Did I ever tell you about the time I found myself in the pool with Paul Weller? This is not a column about a secret life as a Mod groupie. No. As we pass the glorious peak of the summer solstice this is an ode to the greatest joy of the British summer. Of having it blue. I have measured out my life with municipal baths.
1. Streatham Common lower paddling pool
My first encounter with the joys of communal London bathing. Seeing a tiny fish swimming in it is one of my earliest (and slightly traumatic) memories. Sadly I’ve not seen it filled in decades.
2. The Coronation Baths, Kingston-Upon-Thames. A few years on and despite being totally unsporty in every other way I found myself on the squad of the Surrey Ladies; in touch with my inner Esther Williams. Or should that be Johnny Weissmuller? This was one of hundreds of thirties temples to the joys of the deep. Bonus cultural encounter: My Indian mother got to be shocked at how grown English women wandered around the changing room naked.
3. The Shamrock Hilton, Houston, Texas
This is of course a cheat in a list of public pools. But hey, indulge me. My father wasn’t a sophisticated swimmer, but he loved open air pools as much as his kids. In 1979 on a family holiday around the USA he organised a detour to the wrong side of Houston for no other reason than to stay at the Shamrock Hilton because it had the biggest pool in the world. The hotel featured in the film Giant.
4. City University pool, London
In 1989 I caught the no 19 Routemaster bus across London to swim before journalism classes in the indoor pool that hosted the 1908 Olympic Games. Sadly by my day no moustachioed Edwardian gents emerged in striped bathing costumes from the shuttered changing rooms that ran along its extra long imperial yard length. Closed soon after, the cubicles are now retro study hubs for lawyers.
5. Echo Park deep pool, Los Angeles, California
Far from the poseurs of Venice Beach, I found a pool closer to home as I settled in as the BBC’s correspondent in 1996. A mixed inner city neighbourhood held onto a magnificent Olympic sized pool in Echo Park; a legacy of the days when California state authorities proudly raised taxes to invest in community facilities.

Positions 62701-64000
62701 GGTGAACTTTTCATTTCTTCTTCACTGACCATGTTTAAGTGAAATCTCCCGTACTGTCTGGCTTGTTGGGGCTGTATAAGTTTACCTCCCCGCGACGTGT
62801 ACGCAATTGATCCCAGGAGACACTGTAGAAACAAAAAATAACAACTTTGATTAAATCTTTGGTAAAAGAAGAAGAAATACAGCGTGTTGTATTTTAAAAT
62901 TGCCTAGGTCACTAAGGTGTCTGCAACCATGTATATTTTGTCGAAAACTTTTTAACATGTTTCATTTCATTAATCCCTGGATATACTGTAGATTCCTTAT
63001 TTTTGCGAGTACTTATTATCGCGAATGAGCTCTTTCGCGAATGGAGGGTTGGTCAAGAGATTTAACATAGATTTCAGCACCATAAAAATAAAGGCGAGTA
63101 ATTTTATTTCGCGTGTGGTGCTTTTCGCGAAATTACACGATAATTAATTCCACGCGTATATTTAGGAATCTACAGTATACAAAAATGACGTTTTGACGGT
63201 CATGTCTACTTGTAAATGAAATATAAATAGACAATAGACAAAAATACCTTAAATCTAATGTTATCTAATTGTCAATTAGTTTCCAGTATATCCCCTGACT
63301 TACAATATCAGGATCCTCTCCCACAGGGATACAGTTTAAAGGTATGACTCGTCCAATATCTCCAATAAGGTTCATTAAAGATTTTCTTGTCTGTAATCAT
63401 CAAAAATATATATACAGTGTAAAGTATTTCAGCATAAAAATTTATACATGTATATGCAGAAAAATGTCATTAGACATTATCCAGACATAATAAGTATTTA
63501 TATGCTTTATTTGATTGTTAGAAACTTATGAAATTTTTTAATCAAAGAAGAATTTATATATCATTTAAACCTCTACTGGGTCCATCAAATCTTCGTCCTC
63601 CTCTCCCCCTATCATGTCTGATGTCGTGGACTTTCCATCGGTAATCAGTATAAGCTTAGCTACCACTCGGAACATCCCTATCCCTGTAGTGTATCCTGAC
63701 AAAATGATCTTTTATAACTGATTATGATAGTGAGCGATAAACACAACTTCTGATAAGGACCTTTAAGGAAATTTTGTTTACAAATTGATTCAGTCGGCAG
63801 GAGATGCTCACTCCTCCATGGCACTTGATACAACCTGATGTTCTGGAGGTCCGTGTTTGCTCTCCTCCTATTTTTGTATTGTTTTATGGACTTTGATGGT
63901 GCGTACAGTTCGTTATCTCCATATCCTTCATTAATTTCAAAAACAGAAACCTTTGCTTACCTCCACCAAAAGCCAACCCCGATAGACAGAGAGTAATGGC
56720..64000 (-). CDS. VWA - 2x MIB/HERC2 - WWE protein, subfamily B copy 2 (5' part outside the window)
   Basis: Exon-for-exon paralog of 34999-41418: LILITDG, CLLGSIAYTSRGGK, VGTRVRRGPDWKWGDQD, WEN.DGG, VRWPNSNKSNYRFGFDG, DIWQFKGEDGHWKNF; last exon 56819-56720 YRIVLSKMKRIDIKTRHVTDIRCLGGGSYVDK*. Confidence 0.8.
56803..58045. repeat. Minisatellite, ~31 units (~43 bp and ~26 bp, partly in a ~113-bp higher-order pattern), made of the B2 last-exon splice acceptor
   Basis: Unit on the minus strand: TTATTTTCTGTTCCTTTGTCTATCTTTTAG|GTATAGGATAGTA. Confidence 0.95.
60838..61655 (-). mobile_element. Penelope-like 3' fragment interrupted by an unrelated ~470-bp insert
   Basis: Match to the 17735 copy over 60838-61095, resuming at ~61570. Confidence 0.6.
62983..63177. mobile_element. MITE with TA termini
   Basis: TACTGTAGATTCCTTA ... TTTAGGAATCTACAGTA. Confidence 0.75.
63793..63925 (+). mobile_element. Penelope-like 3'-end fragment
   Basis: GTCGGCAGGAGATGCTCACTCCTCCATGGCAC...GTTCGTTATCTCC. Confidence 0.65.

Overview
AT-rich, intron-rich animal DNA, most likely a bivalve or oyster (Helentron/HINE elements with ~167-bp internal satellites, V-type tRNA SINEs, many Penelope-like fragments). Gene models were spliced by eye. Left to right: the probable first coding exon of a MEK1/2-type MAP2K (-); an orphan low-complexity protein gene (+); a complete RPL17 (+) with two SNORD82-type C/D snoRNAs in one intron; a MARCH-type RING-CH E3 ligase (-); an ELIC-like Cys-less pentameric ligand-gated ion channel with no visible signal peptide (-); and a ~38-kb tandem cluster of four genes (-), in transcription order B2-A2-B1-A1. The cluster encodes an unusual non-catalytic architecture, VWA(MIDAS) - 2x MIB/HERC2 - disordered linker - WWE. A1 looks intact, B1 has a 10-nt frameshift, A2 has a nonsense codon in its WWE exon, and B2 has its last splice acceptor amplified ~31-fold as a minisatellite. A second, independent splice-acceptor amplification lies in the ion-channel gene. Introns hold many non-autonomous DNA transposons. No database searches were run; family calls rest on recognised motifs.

6. Belfast – Victorian baths (various)
In Belfast, in the early 90s, after a day’s reporting I swam my way across the divide in half a dozen beautiful baths in this gloriously Victorian city, each distinguished only by the nature of the sectarian tattoos on the dads.
7. Twickenham Lido by Eel Pie Island (before picture is at top of the post) 1935-80
Derelict for decades, it was turned into a public park for the Queen’s Diamond Jubilee. Markers still divide the lanes; now grassed over. The concrete diving board remains, too. And although the gesture is lovely, it only makes my heart sink lower. Is there any sensation more glorious than the chilly summer breeze and the cloud-peppered blue sky above a British lido? If you have ever walked past one and heard the cheers and splashes escape, watched the turbulent lines settle into stillness as the last bather climbs out what could be worse than a silent pool that will never echo again?
8. Badeschiff, Berlin
On a baking Berlin summer day there was nowhere better to head than the derelict factory that housed this unheated pool in a shipping container anchored on the banks of the Spree. Originally an art project, only Berliners could turn industrial ruins into something so beautiful.
9. Porchester Baths Paddington, London Close to council estates and millionaires’ mansions it’s one of those increasingly rare places where social divides disappear. The paint was cracking on the ceiling, but that only added to the sense of grandeur. Sitting on the side of the teaching pool with my husband and baby son in 2002, was there something familiar about that very tanned and indeed muscled dad with the greying shock of hair laughing and splashing with his daughter? No harm in getting back in the water with my own sprog to have a closer look… It was indeed the Modfather. In the municipal pool on a Sunday afternoon. Now as local authorities slash leisure facilities’ funding and the Olympic legacy struggles to be seen, I recall the magnificence of that day. So roll up your swimsuit in a towel and wrap a pair of goggles over the top. Savour that chlorine smell. And to the pool surrender.
10. Commonwealth Pool, Edinburgh (Bonus pool I didn’t have room for in The Big Issue) Sensitively refurbished, with a view of Arthur’s Seat, I discovered this one on a minibreak with my children last year. It’s testament to the power of well poured concrete, smooth lines and the awe inspired by Olympic sized pools and diving platforms.